Yet it appears that the fate of Australia’s involvement in the second commitment period may be separated from the political fight over a carbon price. Earlier this month, the leader of the main opposition party, Tony Abbott, declared support, in principle, for joining the second commitment period. There also seem to be good levels of public support, with a recent poll indicating that close to 60 percent of voters would support Australia joining Kyoto CP2.

The benefits for Australia are obvious. Signing on to Kyoto CP2 would strengthen Australia’s reputation within the negotiations, aligning it with other countries that support a top down, rules-based approach to a global climate deal. It would also remove the risk of being shut out of the Kyoto Protocol’s carbon markets.

Why wouldn’t Australia publicly announce in-principle support? With no obvious political barriers in place, the longer Australia delays, the more it looks like they are using the KP CP2 as a bargaining chip, presumably to extract something in other areas of the negotiations. If indeed this is Australia’s strategy, it is a high risk gamble. As we saw in Bonn in May, the political deal struck in Durban last year remains fragile and the last thing we need is Australia playing hardball with a key pillar of the Durban deal.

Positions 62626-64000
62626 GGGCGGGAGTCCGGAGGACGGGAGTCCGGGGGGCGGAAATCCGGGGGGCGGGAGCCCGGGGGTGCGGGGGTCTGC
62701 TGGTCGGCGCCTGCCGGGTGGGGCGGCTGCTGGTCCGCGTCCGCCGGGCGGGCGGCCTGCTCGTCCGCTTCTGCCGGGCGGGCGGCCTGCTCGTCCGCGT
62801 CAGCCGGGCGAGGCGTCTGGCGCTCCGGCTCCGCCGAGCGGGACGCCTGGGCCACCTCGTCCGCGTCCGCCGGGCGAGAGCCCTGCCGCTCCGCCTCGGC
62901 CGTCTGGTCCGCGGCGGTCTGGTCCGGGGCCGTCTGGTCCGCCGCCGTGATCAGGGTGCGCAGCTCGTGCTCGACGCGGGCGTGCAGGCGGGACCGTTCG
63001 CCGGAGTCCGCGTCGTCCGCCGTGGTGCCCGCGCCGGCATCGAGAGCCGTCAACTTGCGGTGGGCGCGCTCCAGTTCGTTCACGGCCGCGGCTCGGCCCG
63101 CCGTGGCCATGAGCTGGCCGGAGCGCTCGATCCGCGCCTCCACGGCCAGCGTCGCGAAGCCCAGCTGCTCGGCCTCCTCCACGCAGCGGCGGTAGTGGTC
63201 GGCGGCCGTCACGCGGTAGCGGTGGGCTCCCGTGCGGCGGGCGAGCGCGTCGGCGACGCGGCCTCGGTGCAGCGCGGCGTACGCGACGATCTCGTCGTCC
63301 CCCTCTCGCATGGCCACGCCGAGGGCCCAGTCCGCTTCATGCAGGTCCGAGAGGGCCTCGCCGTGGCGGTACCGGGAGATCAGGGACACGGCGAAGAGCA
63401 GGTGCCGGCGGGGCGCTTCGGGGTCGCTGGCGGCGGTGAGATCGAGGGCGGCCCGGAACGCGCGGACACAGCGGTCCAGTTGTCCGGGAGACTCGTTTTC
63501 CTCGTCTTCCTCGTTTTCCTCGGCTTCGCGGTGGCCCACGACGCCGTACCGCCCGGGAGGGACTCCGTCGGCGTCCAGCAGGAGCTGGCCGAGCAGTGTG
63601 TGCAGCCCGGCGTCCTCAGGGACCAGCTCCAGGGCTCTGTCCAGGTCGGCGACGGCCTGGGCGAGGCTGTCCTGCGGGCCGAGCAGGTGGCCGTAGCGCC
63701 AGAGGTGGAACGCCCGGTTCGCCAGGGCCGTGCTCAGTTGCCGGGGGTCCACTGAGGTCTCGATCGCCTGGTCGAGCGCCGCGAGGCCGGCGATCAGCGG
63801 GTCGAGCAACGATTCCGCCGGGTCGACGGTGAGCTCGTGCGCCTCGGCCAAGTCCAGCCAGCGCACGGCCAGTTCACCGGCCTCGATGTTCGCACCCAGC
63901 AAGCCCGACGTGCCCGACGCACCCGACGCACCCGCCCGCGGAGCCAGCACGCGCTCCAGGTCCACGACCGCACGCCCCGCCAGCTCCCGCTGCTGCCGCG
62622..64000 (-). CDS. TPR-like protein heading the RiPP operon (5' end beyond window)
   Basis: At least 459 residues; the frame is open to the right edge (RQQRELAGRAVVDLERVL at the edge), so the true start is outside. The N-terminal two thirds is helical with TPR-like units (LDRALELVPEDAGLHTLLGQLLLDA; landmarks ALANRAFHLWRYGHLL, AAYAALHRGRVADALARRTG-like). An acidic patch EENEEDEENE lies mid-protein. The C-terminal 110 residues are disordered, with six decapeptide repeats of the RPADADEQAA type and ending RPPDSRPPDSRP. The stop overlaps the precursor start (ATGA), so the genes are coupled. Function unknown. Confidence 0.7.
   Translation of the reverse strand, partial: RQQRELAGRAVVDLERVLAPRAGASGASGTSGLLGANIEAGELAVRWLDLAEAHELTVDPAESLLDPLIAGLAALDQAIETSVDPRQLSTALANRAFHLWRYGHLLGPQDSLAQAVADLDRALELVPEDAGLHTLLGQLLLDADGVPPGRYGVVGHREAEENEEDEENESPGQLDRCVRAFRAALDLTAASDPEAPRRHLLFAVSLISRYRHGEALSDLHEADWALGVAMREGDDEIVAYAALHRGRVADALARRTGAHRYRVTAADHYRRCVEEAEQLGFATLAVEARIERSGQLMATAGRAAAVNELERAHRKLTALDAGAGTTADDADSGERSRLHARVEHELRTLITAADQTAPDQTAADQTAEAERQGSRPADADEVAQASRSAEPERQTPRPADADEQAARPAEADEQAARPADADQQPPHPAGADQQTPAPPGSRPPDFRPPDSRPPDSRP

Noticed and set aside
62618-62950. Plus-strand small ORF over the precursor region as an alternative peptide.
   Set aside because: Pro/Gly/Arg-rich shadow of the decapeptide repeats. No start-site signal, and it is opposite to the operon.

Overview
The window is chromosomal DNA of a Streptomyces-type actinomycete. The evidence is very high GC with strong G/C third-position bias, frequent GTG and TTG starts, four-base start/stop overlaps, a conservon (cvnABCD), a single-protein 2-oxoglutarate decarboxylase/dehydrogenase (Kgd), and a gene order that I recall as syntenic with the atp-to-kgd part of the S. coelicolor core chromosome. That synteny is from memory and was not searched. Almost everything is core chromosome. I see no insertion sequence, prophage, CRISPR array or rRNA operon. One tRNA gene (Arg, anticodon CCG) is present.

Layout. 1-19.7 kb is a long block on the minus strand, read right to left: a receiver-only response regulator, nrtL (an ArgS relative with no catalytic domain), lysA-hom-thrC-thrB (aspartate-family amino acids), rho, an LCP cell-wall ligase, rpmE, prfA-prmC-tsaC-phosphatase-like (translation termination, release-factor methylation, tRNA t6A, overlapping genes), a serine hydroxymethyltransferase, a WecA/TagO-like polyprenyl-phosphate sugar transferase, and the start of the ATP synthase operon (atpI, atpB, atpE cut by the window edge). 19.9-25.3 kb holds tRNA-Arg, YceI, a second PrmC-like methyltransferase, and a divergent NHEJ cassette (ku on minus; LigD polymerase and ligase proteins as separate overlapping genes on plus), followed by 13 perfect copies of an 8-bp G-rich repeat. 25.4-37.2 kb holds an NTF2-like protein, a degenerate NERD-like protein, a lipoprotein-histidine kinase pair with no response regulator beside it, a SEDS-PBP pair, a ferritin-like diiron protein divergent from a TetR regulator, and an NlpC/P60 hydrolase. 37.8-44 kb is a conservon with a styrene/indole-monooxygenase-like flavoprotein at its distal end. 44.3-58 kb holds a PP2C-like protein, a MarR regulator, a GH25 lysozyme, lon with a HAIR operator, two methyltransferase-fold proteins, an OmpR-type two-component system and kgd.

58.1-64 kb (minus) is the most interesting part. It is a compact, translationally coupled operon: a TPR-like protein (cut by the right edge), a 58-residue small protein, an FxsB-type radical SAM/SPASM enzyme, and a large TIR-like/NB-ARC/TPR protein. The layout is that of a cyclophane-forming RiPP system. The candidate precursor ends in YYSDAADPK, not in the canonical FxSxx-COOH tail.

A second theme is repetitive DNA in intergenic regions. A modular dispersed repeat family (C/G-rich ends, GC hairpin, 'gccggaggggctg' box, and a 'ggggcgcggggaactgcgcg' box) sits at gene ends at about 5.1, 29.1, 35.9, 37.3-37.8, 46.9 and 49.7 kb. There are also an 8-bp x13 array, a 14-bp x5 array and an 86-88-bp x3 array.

The Bangkok talks present a perfect opportunity for Australia to end the speculation and declare its intention to join the second commitment period of the Kyoto Protocol. This will provide much needed momentum in the lead up to Doha and equally ensure that the spotlight is put back on those countries who are truly opposed to a fair, ambitious and binding global deal.       

Come on Australia, you raised our expectations back in 2007, and just like a new partner, we had high hopes for something more. Will you meet the promise we imagined with starry eyes back then? We’re waiting by the phone to hear your response. Waiting for those two little words: I do.


Angels and Demons?


Welcome again to the Krung Thep, the city of angels. ECO hopes that this location will inspire delegates to put aside their devilish disagreements and instead move forward in a spirit of angelic cooperation in the fight against climate change and its deadly impacts. The recent flooding in Manila, the typhoon coming ashore near Shanghai and widespread drought and crop failures in the U.S.A. are stark reminders that the impacts of climate change are real, global and growing.